Rajan Govender vs Sunday Tribune Herald

Complainant: Rajan Govender

Lodged by: Rajan Govender

Article: Teacher abuse: Umzinto principal to face probe

Author of article:  Juggie Naran

Date: 11 June 2013

Respondent: Sunday Tribune Herald


Mr Rajan Govender complains about a story in Sunday Tribune Herald on 14 April 2013, headlined Teacher abuse: Umzinto principal to face probe.

Govender complains that the:

·         story was biased and not based on tangible facts;

·         article found him guilty even before the departmental process could begin  and that the newspaper prematurely published the story; and

·         reporter did not give him the right to respond.


The story, written by Juggie Naran, was about an inquiry into Govender who was alleged to have verbally abused teachers. The teachers reportedly lodged complaints with the education MEC in KwaZulu-Natal.

Biased, not based on facts

Govender complains that the story was biased and not based on tangible facts. He denies the veracity of the allegations made against him and argues that the story has discredited him and has tarnished the image of the school.

He does not elaborate on exactly what he means by “biased” and “not based on facts”.

However, Naran clearly was careful not to state allegations as fact. After carefully studying the story I am convinced that it was indeed balanced and unbiased.

Also, Govender cannot expect the newspaper to verify these allegations, as that would only come as a result of the inquiry into his conduct that is still to materialise.

Story prematurely published

Govender says that as the matter was referred by the teachers to the department’s head office “it was premature for an article to have been published prior to the department’s investigation and findings”. He also complains that the story found him guilty even before the departmental process could begin.

However, newspapers are not constrained from publishing information about complaints which are lodged by teachers, or investigations which are in the process of being conducted by the education department. As long as the story is truthful, accurate and fair newspapers are free to publish – subject, of course, to compliance with all the principles of the Press Code.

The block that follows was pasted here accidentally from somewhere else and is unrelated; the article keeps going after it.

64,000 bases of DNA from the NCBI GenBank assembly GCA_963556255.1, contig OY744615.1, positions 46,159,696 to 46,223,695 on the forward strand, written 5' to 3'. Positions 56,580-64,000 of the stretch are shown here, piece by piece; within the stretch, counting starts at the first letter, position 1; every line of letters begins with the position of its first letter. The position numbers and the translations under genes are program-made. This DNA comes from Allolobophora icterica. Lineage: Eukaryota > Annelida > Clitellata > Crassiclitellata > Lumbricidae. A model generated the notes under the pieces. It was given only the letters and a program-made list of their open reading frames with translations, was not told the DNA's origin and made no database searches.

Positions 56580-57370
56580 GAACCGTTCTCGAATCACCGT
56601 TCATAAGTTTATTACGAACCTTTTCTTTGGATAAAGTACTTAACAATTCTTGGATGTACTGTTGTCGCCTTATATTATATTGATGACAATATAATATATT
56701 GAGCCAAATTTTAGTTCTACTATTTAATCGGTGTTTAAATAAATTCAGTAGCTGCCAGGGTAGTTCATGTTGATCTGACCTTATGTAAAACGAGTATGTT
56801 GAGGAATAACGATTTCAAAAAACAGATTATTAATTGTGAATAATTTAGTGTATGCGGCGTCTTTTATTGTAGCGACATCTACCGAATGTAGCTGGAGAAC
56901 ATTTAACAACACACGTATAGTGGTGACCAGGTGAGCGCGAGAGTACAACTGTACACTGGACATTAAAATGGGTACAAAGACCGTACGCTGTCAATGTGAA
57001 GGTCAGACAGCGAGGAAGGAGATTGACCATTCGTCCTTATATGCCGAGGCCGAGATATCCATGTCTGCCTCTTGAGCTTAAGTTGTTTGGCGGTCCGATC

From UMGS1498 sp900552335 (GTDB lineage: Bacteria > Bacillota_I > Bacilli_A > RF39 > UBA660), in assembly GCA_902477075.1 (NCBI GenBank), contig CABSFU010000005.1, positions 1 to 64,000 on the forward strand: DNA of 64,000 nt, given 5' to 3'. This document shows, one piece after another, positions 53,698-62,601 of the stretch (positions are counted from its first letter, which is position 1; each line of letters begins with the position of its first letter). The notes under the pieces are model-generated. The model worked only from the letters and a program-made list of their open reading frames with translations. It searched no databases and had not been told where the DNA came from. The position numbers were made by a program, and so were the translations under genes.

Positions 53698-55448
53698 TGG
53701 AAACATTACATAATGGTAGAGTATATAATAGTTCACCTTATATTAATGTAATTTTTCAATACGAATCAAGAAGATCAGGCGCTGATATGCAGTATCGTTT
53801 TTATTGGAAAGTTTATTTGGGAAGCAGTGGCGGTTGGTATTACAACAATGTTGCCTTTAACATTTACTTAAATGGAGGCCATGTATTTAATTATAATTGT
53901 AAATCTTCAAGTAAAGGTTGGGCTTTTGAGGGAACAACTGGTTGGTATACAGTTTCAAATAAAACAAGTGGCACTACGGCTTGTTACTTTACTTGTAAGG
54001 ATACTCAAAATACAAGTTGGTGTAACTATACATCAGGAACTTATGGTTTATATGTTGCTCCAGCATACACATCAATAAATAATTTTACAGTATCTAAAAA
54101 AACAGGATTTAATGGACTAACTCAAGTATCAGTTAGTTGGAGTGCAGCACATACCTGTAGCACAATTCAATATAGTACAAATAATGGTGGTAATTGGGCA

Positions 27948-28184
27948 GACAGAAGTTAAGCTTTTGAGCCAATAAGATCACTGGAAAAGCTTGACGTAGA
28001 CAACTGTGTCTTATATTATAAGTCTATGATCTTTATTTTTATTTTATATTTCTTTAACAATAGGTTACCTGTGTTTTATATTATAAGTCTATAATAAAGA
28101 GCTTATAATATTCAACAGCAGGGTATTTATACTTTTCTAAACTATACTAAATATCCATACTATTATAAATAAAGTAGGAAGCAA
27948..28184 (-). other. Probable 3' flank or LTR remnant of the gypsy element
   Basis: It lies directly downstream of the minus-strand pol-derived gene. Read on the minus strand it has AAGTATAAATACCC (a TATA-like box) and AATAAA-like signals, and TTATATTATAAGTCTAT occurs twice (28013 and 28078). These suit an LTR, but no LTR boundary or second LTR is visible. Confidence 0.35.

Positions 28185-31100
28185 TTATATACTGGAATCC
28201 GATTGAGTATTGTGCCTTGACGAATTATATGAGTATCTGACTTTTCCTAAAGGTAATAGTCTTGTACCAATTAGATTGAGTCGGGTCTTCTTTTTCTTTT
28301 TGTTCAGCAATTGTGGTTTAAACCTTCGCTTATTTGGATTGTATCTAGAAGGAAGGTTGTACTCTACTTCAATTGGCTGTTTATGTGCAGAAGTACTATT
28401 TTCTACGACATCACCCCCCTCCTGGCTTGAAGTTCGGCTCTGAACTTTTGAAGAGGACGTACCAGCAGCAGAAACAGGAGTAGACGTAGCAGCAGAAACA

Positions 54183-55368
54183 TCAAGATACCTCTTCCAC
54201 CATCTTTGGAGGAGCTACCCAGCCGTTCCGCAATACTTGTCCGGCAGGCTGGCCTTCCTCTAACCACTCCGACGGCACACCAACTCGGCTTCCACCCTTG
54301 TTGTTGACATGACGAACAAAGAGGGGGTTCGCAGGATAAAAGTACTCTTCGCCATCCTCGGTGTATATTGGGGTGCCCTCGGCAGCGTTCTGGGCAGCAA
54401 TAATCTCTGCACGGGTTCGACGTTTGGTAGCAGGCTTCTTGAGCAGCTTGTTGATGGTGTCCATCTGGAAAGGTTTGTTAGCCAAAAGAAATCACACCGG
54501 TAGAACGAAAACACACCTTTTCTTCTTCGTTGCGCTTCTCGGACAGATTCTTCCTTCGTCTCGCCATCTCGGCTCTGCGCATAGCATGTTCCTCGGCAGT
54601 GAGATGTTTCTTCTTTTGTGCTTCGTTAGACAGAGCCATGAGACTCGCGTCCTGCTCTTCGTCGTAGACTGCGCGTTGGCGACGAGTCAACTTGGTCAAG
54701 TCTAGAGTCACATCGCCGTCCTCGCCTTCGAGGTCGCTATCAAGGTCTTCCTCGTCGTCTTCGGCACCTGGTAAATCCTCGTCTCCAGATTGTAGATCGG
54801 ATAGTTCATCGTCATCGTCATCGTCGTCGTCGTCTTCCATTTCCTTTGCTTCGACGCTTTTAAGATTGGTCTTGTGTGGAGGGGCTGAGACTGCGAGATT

The information in the story was based on a document that was submitted to the education department. An official of this department confirmed receipt thereof and said that the issue would be investigated. The newspaper was therefore justified to report on the matter.

Again, the careful way in which the story was written precluded any hint of Govender having been found guilty by the journalist. On the contrary.

No right to respond

Govender complains that the reporter did not give him the right to respond and did not tell him that he was writing a story.

However, he:

·         admits that he was contacted by someone who identified himself as a reporter working for the Sunday Tribune;

·         says that he was not in a position to verify the reporter’s credentials;

·         says he told the journalist that if he wished to discuss something with him, he should come to his office, which he did not do; and

·         says that, as an employee of the Department of Education, he was not permitted to comment.

The Sunday Tribune argues that if the principal wanted to verify the reporter’s credentials he could have phoned the newspaper to check. He did not. The editor also asks why Govender would want the reporter to ask him for comment if he was precluded from commenting.

The newspaper adds that the story was based on information obtained from a document and that the principal was given an opportunity to comment.

If the newspaper did not present these arguments, I would have done so myself.

Let me add, though, that Govender:

·         cannot expect the journalist to come to his office – telephonic conversations are normal journalistic practice;

·         says in later correspondence that it was up to the journalist to verify his credentials to him and argues that this was not his responsibility to do so – however, with respect, once a journalist has identified him- or herself as such over a telephone, how is that reporter expected to “verify” this on top of this identification?; and

·         should have expected Naran to do a story once he has phoned him for comment – why else would the reporter have contacted him?

I note that the story did not state that it attempted to obtain comment from Govender. It would have been helpful for readers to know that the newspaper made an attempt to obtain comment from him – but as he had not been in a position to respond, this omission was not in breach of the Press Code.


The complaint is dismissed.


Our Complaints Procedures lay down that within seven working days of receipt of this decision, either party may apply for leave to appeal to the Chairperson of the SA Press Adjudication Panel, Judge Bernard Ngoepe, fully setting out the grounds of appeal. He can be contacted at Khanyim@ombudsman.org.za.

Johan Retief

Press Ombudsman